become clear that the 6MWT, ISWT and ESWT
are strenuous tests for people with moderate
to severe chronic lung disease, eliciting cardiorespiratory
responses that are similar to those
seen on a maximal, incremental exercise test
. Because of this, the Technical Standard
recommends that the absolute and relative
contraindications for exercise testing should
be consistent with recommendations for maximal
exercise testing  (table 2). Patients with
any of these findings should be referred to the
physician ordering or supervising the test for
individual clinical assessment and a decision
about whether the test should go ahead.
Use of oxygen
If a patient is on long-term oxygen therapy, oxygen should be given at their standard flow rate or as directed by a physician or a protocol. For any test where the outcome is distance, oxygen flow rate should be held constant throughout the test. If the purpose of the exercise test is to compare distance walked between tests, any subsequent test should be performed using the same oxygen conditions, in order to make a valid comparison between testing occasions. If the flow rate must be increased for subsequent visits due to worsening gas exchange, this should be noted on the worksheet and considered during interpretation of any changes in performance.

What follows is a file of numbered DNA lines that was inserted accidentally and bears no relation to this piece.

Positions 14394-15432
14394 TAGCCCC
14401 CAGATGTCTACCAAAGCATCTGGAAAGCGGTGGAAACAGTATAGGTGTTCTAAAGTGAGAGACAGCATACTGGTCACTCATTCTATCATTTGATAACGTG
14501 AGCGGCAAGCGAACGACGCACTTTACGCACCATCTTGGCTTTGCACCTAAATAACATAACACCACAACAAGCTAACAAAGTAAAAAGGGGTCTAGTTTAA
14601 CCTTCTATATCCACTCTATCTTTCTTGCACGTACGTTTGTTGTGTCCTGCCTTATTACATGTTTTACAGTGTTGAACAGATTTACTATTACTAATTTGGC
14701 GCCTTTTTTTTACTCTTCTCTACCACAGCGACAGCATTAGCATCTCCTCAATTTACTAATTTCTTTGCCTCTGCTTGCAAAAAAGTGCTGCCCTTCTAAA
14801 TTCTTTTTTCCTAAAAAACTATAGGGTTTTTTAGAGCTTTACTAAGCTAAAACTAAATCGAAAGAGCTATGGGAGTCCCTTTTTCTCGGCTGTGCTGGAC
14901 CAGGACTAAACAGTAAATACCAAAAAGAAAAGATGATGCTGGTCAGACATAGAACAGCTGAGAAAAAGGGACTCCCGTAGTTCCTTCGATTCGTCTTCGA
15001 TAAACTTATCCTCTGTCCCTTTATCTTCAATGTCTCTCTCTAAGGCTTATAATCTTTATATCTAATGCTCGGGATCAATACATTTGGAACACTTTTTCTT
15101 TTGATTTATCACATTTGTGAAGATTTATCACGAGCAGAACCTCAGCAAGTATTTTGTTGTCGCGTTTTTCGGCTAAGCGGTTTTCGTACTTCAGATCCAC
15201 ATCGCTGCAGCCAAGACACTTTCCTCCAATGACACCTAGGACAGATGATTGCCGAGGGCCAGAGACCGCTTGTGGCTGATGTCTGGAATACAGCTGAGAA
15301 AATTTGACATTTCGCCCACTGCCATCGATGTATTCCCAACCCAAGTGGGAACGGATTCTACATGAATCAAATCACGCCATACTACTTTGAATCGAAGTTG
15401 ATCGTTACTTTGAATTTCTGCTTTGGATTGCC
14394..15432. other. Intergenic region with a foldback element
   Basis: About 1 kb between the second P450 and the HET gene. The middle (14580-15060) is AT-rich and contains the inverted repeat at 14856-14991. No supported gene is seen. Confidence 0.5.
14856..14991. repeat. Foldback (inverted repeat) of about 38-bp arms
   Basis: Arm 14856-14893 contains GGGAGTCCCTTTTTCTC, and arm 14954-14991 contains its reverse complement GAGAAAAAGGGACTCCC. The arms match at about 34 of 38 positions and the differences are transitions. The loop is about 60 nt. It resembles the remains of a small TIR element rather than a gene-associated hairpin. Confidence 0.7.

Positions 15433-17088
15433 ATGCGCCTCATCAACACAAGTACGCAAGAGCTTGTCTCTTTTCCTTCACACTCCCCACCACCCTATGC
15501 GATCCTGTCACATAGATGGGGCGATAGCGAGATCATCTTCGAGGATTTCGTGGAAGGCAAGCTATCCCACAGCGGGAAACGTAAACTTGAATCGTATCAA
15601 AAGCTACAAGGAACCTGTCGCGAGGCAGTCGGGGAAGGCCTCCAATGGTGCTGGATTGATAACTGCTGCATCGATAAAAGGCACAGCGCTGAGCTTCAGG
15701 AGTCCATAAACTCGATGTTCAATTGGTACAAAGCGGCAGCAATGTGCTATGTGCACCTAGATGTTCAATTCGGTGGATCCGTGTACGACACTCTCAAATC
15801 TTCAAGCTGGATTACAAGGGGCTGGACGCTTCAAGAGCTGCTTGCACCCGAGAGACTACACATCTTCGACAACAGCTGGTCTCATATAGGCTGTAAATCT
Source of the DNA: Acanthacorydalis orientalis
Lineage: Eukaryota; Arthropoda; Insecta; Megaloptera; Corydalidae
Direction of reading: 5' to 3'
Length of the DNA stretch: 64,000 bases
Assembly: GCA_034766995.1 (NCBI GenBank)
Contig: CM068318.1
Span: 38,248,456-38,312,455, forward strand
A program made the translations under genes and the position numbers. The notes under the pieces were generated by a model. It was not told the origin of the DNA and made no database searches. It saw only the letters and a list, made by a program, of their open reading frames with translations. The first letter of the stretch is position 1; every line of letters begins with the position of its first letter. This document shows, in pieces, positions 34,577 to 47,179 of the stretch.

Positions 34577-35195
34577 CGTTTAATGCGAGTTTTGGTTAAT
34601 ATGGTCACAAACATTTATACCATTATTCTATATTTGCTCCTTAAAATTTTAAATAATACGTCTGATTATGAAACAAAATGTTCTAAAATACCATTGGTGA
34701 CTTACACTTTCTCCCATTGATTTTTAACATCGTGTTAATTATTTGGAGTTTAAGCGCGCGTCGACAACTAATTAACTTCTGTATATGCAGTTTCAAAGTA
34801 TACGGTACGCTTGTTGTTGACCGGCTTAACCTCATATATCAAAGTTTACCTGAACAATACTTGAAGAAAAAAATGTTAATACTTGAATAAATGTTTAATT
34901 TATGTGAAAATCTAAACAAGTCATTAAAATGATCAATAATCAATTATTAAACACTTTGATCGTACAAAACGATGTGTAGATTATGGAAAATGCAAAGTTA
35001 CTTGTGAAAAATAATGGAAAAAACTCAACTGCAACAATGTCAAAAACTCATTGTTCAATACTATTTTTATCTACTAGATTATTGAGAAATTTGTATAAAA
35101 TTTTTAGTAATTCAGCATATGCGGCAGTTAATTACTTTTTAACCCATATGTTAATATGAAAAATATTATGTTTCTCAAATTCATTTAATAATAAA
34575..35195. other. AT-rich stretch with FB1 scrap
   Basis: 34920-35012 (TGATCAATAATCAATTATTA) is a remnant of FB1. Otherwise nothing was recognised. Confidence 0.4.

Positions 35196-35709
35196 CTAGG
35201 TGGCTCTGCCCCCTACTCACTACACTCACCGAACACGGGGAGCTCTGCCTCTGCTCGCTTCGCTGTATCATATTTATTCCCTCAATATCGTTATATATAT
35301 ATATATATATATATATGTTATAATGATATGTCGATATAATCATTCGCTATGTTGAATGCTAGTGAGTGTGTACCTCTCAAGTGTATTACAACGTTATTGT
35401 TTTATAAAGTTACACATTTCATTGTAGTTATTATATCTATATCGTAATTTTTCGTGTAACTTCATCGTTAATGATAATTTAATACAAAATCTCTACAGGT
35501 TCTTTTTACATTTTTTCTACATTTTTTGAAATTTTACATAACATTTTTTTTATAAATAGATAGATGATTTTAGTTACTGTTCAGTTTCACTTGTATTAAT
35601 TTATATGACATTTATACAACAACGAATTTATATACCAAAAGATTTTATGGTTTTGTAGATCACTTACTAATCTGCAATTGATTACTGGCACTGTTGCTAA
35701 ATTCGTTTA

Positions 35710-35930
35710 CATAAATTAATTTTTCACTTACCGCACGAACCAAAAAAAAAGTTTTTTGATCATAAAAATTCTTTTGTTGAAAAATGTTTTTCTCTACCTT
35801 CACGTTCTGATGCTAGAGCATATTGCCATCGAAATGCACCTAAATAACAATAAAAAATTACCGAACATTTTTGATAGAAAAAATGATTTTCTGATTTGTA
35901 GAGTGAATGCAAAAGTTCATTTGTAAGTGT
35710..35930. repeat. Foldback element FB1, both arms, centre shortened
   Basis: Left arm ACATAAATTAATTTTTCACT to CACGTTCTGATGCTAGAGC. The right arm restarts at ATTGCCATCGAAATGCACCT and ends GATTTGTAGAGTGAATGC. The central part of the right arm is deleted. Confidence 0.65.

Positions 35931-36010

Patients should rest in a chair, located near the starting position, before the test starts. Check for absolute and relative contraindications prior to test commencement (table 2). The following measurements should be obtained at rest: ● SpO2 and heart rate from pulse oximetry ● Baseline dyspnoea and fatigue using a reproducible scale (e.g. Borg scale) ● Systemic blood pressure, if not recently documented.
Immediately prior to the test
The assessor should provide standardised instructions, either verbally for the 6MWT (table 3) or from the ISWT or ESWT audio recording. Position the patient at the starting line. For the 6MWT, start the timer as soon as the patient starts to walk. The recorded instructions of the ISWT and ESWT will prompt the patient to start.
Immediately on test cessation
Record SpO2 and heart rate from the oximeter; ask the patient to rate their dyspnoea and subjective fatigue on the standardised scale. It is important to understand the patient’s perception of limitations to their performance, so patients should be asked why they could not walk any further. It is common for patients to report either dyspnoea or leg fatigue as the primary factor limiting their performance on the test
Reasons for the assessor to stop an exercise test
In some patients, profound desaturation (SpO2 <80%) may occur during a field walking test. Use of a 6MWT protocol where the test is stopped if SpO2 falls to <80% is associated
with an extremely low rate of adverse events ; this has not been reported for the ISWT or ESWT. Few data are available to determine the risk if the test is not stopped when SpO2 falls to <80%. Stopping the test when SpO2 falls to <80% is also consistent with the recommendations for incremental exercise testing . If SpO2 recovers to ≥85% during the 6MWT, the patient may be asked to recommence walking.